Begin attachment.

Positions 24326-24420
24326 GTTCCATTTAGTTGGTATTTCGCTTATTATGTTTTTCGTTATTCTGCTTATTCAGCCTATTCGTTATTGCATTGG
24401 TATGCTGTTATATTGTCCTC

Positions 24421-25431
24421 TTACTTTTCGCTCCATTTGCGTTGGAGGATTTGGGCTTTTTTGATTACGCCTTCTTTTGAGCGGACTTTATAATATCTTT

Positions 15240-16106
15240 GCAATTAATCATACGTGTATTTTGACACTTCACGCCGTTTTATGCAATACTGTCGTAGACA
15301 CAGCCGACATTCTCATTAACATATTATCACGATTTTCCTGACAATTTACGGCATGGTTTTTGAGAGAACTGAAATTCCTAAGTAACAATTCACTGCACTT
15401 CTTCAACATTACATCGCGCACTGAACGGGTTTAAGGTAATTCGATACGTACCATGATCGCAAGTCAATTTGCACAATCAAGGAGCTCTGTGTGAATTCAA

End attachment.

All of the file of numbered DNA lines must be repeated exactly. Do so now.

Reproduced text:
Positions 24326-24420
24326 GTTCCATTTAGTTGGTATTTCGCTTATTATGTTTTTCGTTATTCTGCTTATTCAGCCTATTCGTTATTGCATTGG
24401 TATGCTGTTATATTGTCCTC

Positions 24421-25431
24421 TTACTTTTCGCTCCATTTGCGTTGGAGGATTTGGGCTTTTTTGATTACGCCTTCTTTTGAGCGGACTTTATAATATCTTT

Positions 15240-16106
15240 GCAATTAATCATACGTGTATTTTGACACTTCACGCCGTTTTATGCAATACTGTCGTAGACA
15301 CAGCCGACATTCTCATTAACATATTATCACGATTTTCCTGACAATTTACGGCATGGTTTTTGAGAGAACTGAAATTCCTAAGTAACAATTCACTGCACTT
15401 CTTCAACATTACATCGCGCACTGAACGGGTTTAAGGTAATTCGATACGTACCATGATCGCAAGTCAATTTGCACAATCAAGGAGCTCTGTGTGAATTCAA